• Cars are not eligible for the Annual Investment Allowance (AIA), which lets you simply take the purchase price of most things you buy for business use off your profits in that year. HOWEVER, for tax purposes, a black cab (Hackney Carriage) isn’t a car (because it’s designed for commercial use), and so is eligible for AIA – so that’s one option if you purchase a black cab for your taxi driver career.
  • For other cars, you’ll have to enter the murky world of writing down allowances.

If you have a choice of claiming a lot of relief in one year (through either AIA or the first-year allowance) or spreading the relief over multiple years (using writing down allowances), then make sure you consider these options carefully.

While the one-year approach is simpler, sole traders can sometimes pay less tax overall by ensuring their profit remains steady over multiple years, instead of being significantly higher (and potentially being in a higher income tax band) in particular years.

To get the right advice for your individual circumstances, it’s a really good idea to consult an accountant when considering these types of major purchases.

Taxi driver tax divider 4

How do taxi drivers pay tax?

To pay tax as a taxi driver, you’ll have to file a self-assessment tax return (for extra help on this, check out our dedicated self-assessment tax return guide).

You’ll almost certainly do this online – in 2020, 96% of tax returns were submitted online.

Registering as self-employed

To start with, you’ll probably need to register as self-employed via the HMRC portal.

To do this, you’ll need to enter a few personal details, your National Insurance number, and some details about your business.

You will then be sent a letter with your Unique Taxpayer Reference (UTR) number within 10 days – this is really important, so make sure you remember it, or keep a record of it in a safe place.

You will also be sent a letter with the activation code for your account. This is much less precious – you simply use it once to get everything going, and then get rid of it.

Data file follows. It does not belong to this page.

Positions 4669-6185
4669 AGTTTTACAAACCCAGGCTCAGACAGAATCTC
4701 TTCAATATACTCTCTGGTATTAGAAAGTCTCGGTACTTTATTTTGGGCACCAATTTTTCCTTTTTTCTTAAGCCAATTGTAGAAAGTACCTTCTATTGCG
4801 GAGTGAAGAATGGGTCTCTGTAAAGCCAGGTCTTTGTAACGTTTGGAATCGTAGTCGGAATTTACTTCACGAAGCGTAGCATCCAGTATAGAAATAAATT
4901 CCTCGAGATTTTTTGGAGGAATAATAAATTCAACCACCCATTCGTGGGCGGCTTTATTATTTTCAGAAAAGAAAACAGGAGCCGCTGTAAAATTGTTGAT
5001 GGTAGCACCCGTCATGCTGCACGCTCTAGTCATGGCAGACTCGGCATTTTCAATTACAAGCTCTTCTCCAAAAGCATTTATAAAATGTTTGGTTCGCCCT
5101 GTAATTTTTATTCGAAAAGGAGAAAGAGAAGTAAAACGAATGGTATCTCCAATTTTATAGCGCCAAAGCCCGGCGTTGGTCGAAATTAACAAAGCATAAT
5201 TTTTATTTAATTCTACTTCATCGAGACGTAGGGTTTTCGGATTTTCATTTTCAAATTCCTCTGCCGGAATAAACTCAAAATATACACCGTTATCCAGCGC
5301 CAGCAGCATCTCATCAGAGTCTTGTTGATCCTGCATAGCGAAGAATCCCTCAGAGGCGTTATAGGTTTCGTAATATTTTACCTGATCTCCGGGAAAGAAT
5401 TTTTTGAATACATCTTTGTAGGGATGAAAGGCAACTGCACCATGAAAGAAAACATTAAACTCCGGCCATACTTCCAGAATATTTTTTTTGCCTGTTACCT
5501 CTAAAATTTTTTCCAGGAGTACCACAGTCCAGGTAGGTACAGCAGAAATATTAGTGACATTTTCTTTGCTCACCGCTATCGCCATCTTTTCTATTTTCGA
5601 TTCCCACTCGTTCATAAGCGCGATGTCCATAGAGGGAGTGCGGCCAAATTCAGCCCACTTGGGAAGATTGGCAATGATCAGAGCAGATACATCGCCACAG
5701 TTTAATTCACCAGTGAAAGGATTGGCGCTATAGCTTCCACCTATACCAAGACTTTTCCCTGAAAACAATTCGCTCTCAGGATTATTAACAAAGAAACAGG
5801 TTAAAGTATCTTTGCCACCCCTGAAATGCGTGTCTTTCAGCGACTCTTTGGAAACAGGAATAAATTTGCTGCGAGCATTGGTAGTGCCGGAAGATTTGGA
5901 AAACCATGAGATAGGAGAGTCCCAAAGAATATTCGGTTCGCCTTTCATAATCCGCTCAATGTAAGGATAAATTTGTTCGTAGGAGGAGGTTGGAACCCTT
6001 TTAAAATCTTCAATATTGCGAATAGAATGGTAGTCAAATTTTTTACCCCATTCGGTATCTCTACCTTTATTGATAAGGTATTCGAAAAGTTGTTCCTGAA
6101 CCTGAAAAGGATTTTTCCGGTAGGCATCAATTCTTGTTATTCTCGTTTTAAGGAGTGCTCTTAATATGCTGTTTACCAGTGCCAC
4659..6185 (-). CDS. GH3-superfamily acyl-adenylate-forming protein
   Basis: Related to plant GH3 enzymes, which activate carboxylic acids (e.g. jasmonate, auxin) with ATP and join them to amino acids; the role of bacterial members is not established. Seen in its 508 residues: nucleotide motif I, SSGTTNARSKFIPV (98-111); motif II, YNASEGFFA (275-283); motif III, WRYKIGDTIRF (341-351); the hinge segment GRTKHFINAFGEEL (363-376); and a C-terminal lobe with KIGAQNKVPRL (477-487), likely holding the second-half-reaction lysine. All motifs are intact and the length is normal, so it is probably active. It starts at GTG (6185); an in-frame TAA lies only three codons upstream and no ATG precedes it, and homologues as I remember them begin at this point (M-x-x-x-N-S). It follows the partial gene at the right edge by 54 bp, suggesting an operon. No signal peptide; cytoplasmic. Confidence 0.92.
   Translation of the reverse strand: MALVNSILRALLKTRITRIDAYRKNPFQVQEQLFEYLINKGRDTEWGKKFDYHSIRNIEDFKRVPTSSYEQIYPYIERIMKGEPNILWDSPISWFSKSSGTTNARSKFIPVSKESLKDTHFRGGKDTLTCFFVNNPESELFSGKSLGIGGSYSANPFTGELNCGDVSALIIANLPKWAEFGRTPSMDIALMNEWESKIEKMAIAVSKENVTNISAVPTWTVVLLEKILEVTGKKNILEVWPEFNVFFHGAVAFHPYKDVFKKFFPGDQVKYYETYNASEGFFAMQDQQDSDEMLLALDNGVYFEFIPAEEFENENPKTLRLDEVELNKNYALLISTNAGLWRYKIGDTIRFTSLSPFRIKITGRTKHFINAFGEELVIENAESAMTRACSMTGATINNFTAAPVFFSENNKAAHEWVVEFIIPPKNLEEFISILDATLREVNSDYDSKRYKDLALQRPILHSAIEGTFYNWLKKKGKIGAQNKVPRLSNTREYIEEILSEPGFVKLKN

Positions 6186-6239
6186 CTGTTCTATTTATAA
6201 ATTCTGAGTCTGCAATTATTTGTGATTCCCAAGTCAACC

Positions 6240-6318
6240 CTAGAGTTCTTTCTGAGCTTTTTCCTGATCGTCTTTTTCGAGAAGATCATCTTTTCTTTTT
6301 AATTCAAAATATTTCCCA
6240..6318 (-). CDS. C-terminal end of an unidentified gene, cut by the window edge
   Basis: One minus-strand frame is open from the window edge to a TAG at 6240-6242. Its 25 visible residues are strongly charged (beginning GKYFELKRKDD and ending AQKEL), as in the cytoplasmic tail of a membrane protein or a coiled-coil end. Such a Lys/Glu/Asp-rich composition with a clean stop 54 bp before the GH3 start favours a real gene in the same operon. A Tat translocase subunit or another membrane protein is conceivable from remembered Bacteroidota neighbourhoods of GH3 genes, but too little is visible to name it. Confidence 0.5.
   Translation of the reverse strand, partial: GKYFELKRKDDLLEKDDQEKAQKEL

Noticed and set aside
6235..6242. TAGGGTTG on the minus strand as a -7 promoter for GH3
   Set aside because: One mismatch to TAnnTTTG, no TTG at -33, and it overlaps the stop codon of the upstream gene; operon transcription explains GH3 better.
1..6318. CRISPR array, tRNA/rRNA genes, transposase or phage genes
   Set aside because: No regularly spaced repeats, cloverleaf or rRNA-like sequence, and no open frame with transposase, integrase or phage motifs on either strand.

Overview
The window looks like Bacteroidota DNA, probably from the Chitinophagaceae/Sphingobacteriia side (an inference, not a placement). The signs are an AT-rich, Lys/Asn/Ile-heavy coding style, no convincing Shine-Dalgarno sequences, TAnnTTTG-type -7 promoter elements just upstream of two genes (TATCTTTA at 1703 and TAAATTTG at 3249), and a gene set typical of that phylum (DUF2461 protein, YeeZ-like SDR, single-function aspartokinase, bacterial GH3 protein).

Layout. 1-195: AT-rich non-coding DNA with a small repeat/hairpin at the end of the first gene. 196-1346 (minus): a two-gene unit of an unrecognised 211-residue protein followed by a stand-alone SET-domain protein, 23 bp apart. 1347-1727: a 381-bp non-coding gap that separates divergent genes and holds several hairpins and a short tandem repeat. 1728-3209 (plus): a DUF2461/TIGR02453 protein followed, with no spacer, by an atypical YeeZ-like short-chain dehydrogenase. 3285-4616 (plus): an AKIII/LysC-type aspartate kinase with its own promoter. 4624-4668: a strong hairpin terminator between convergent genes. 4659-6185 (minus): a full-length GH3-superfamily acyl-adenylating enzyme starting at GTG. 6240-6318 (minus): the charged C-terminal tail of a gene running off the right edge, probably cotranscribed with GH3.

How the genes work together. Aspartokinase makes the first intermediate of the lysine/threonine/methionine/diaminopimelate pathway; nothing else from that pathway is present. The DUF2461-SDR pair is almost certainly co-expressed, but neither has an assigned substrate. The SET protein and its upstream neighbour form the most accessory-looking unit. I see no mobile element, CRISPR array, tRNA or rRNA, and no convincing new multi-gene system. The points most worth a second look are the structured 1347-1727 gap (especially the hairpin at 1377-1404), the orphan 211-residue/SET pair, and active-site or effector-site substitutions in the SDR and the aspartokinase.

If you were previously self-employed, then you either need to fill in form CWF1 if your new self-employed work is different to your old self-employed work, or simply log in with your existing details if you’re returning to the same self-employed work you did previously.

When do I need to register as self-employed?

The rules are you need to register as self-employed by 5 October in your business’s second tax year.

The current tax year runs until 5 April 2022.

For example, if I started a business on 1 February 2021, then I would have to register as self-employed by 5 October 2021.

However, if I started a business at any time after 6 April, then I wouldn’t have to register until 5 October 2022.

Whatever your deadline is, make sure you meet it, as you can be fined if you don’t register in time. In practice, the important thing is that you get onto the system in plenty of time to submit your online tax return by 31 January, so you’re unlikely to be fined if you register a few days or even a few weeks late. However, there’s not much point taking that risk, so make sure you aim to register by 5 October.